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TALKING: Two sides work to find common ground that ’s ‘good for both’

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NBA: Detroit Pistons at Brooklyn Nets Brad Penner-USA TODAY Sports

Brian Lewis reports Wednesday that the Nets and Kyrie Irving’s camp are indeed talking despite word that negotiations over the superstar’s next contract had reached an “impasse.”

Lewis wrote:

Despite the Nets and Kyrie Irving hitting an impasse in their talks, both sides are still working to find a happy medium in Brooklyn rather than an exit strategy out of it. Or as a source told The Post “what’s good for both [sides].”

The stalemate in contract talks between the Nets and their enigmatic All-Star isn’t the first, and it may not be the last.

The Nets and Irving have until June 29 to work out a deal before Irving has to decide whether to opt out of his $36.9 million contract for the 2022-23 season. The 30-year-old is seeking a fully guaranteed, five-year, $245.6 million deal while the Nets would prefer something shorter, according to reports.

Lewis notes that contract talks are likely to have “fits and starts” over the next week, summarizing what’s been reported so far:

First came an earlier tabloid story stating the Nets were “outright unwilling” to give Irving a long-term extension to Monday’s report in the Athletic of “an impasse.” Now comes a Bleacher Report story that dialogue is “expected to be fluid in the lead-up to his decision.”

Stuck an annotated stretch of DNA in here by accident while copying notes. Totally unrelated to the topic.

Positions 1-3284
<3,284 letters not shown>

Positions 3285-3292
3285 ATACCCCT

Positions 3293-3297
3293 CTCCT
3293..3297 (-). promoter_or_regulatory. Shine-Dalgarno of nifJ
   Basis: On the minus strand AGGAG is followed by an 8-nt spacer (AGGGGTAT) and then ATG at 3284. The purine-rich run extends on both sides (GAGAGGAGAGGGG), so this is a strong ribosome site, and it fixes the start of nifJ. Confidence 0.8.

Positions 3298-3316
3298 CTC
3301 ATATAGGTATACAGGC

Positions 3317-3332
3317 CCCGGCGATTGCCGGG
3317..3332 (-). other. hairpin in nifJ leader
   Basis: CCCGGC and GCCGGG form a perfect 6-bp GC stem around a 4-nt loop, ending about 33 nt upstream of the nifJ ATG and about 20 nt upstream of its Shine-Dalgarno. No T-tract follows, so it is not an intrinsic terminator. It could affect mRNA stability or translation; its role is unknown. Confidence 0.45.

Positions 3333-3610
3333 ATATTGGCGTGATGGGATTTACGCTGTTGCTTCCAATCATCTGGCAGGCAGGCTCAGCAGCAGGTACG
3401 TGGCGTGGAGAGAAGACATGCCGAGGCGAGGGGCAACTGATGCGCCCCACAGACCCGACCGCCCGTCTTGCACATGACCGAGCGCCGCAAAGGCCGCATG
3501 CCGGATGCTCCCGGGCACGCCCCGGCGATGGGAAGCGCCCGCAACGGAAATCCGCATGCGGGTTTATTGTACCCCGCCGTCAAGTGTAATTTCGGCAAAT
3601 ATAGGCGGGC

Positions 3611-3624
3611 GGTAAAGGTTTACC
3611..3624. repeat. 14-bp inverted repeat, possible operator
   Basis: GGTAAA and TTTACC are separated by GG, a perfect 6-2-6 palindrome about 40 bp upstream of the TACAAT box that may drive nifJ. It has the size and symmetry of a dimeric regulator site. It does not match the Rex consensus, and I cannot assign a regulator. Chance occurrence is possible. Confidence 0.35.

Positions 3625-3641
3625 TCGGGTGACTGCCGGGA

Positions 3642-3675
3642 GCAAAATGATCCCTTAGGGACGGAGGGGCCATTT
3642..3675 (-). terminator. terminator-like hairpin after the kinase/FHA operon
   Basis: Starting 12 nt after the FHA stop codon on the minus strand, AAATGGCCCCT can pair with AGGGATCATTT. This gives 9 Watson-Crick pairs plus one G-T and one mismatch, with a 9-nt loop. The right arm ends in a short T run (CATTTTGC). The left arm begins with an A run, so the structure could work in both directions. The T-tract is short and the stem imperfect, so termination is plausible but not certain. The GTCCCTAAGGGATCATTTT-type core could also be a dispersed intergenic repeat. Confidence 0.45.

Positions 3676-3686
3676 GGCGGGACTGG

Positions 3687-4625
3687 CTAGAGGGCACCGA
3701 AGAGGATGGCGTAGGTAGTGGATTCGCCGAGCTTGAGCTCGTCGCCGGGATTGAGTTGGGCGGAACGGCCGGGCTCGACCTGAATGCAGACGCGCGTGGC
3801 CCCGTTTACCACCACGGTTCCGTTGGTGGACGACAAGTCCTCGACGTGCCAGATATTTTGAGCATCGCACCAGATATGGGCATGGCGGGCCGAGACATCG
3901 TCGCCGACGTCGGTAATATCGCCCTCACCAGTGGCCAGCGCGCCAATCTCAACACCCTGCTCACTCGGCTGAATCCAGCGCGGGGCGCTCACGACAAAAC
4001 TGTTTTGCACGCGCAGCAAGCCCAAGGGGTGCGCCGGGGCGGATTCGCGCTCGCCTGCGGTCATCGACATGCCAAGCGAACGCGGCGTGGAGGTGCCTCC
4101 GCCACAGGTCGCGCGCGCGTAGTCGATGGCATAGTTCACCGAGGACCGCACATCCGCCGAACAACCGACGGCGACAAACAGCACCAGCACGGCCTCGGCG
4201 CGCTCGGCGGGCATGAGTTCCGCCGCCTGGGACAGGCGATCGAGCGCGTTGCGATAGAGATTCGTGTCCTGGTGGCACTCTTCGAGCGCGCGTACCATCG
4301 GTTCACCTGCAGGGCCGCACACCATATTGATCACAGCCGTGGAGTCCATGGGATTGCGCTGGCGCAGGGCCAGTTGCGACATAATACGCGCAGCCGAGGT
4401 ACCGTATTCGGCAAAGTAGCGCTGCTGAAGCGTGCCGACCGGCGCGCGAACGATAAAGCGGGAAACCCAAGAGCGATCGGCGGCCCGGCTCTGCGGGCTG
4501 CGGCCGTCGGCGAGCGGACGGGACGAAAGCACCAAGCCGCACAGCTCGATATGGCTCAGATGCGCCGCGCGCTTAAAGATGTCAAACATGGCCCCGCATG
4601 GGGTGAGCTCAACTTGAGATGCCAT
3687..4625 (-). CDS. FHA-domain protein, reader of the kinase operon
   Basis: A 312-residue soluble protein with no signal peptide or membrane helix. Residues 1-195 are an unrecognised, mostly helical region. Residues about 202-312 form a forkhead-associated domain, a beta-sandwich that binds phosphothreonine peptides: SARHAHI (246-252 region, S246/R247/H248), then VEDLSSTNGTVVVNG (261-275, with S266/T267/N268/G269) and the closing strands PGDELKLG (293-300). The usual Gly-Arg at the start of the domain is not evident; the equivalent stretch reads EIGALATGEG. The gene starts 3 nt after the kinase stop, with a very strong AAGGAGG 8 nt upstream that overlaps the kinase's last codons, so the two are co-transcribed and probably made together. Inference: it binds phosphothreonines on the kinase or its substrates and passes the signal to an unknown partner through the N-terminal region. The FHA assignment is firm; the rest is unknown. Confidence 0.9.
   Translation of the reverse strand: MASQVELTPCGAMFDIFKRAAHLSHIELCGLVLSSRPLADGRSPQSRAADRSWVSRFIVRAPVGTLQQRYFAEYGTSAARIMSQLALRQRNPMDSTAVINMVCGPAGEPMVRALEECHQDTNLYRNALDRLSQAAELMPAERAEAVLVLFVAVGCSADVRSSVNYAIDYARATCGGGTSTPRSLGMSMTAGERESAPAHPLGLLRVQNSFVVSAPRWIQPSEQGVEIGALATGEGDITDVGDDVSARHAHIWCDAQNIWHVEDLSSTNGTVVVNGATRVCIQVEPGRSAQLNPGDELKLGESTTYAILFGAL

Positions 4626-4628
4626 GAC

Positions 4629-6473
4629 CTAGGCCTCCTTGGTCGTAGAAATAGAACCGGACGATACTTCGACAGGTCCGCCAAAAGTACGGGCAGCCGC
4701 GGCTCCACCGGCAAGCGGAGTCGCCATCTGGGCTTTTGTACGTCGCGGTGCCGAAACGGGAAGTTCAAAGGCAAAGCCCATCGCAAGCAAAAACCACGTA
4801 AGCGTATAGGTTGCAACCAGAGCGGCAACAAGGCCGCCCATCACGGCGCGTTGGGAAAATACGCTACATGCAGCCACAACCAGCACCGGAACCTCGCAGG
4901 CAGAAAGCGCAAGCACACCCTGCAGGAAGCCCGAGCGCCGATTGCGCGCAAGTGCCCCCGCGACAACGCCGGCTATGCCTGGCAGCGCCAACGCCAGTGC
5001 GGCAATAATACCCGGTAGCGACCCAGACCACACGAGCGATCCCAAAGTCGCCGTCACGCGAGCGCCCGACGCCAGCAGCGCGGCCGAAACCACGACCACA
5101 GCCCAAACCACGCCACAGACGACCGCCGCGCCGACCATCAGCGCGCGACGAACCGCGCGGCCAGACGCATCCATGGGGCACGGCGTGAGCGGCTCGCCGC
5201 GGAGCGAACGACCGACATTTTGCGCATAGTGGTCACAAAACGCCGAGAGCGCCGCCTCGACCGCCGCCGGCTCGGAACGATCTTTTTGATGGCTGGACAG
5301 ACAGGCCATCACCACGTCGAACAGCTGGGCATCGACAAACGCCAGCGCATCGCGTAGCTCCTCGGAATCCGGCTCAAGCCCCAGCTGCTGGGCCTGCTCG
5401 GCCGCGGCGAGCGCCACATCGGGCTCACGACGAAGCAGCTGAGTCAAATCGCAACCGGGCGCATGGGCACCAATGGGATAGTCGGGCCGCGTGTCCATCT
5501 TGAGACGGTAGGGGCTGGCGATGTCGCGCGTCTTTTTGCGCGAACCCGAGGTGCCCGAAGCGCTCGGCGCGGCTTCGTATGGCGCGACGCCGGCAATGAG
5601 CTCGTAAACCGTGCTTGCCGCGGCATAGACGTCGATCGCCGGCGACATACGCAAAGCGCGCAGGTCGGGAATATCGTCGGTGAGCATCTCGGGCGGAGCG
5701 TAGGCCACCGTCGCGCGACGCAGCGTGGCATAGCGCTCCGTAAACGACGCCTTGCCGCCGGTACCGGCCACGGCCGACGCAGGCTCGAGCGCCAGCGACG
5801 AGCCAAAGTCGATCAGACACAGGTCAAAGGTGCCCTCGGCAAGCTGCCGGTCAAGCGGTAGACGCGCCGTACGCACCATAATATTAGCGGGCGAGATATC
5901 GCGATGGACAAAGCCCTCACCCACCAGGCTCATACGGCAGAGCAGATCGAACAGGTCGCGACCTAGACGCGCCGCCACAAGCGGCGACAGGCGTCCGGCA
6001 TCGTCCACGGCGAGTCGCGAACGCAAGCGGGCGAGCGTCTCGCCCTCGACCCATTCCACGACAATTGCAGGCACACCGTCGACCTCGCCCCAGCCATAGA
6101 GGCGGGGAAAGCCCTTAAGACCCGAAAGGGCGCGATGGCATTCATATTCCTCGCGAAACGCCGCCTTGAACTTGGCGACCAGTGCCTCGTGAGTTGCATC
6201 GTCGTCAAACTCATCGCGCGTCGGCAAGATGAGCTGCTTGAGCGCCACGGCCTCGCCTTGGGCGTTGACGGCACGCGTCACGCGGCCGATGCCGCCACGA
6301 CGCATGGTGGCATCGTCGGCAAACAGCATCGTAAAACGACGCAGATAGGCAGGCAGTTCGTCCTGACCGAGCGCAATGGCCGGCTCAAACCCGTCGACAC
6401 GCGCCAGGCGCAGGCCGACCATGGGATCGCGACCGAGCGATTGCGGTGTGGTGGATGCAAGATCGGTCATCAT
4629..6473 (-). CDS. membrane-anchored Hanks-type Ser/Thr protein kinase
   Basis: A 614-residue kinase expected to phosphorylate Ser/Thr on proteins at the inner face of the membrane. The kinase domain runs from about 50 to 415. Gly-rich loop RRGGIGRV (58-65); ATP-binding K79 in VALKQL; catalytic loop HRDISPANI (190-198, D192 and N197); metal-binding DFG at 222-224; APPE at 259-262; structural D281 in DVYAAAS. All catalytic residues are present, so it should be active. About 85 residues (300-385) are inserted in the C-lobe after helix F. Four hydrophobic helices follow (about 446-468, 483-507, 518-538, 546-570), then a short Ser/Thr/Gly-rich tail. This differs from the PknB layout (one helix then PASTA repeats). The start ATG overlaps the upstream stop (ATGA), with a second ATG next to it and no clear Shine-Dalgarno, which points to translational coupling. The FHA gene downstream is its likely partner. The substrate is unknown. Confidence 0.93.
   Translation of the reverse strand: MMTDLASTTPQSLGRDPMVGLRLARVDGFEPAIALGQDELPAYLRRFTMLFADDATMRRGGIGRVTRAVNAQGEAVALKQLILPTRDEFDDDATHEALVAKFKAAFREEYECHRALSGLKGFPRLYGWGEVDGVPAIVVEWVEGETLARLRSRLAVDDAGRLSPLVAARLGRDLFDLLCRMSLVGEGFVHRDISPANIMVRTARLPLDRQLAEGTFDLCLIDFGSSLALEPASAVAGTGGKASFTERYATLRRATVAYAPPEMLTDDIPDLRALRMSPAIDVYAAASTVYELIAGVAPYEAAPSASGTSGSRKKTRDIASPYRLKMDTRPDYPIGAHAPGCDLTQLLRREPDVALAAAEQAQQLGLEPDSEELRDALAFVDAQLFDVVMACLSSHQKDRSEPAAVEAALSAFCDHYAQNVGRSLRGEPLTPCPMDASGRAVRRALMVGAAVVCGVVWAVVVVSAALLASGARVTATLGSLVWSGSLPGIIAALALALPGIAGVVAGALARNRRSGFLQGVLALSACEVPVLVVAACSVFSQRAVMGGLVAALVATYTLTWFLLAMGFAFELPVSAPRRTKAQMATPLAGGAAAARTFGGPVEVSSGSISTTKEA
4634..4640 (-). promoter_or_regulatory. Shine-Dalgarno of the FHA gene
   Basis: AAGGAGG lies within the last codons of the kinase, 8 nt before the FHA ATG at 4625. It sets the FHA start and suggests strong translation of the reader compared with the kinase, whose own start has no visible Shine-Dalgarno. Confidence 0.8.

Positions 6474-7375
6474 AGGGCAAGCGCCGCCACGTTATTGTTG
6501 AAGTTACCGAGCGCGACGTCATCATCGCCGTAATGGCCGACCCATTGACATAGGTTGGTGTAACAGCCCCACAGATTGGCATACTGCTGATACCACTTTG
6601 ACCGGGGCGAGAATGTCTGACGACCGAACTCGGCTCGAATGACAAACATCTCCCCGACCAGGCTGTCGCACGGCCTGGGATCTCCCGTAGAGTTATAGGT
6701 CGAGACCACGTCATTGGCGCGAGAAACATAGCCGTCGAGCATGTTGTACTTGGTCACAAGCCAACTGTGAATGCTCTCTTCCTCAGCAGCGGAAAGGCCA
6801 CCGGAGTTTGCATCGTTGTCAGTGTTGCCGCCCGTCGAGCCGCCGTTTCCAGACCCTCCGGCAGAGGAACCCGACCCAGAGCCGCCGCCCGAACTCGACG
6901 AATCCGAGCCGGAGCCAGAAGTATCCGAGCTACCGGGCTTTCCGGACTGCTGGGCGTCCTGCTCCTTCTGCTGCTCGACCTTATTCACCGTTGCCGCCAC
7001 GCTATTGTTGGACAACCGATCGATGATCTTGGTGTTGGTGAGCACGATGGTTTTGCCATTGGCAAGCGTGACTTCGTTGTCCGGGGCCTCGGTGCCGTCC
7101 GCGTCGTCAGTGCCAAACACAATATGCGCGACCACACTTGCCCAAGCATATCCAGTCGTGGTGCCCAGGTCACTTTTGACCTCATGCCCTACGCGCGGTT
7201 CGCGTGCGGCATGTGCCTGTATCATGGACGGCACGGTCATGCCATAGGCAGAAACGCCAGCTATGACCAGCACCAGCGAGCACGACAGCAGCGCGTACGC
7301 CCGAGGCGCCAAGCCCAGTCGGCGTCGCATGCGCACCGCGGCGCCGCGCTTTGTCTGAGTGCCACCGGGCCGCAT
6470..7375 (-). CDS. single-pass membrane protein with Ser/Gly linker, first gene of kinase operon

Now, though, according to Lewis’ source, the two sides are seeking that “happy medium.” The devil, as usual, is in the details, and the Post writer quotes sources involved in the talks as saying length of the contract, not money, is the key sticking point.

Brooklyn can make up to 15 percent of Irving’s next contract — about $6 million — payable as “unlikely bonuses,” affording 10 times the protection in his current deal. But sources implied the length of the deal is more of a sticking point than the money; Irving wants a longer contract, while the Nets prefer a shorter one.

Lewis also dismisses the possibility of Irving crossing the East River and signing with the Knicks, noting that New York would have to stretch contracts, dump salaries “essentially moving mountains.”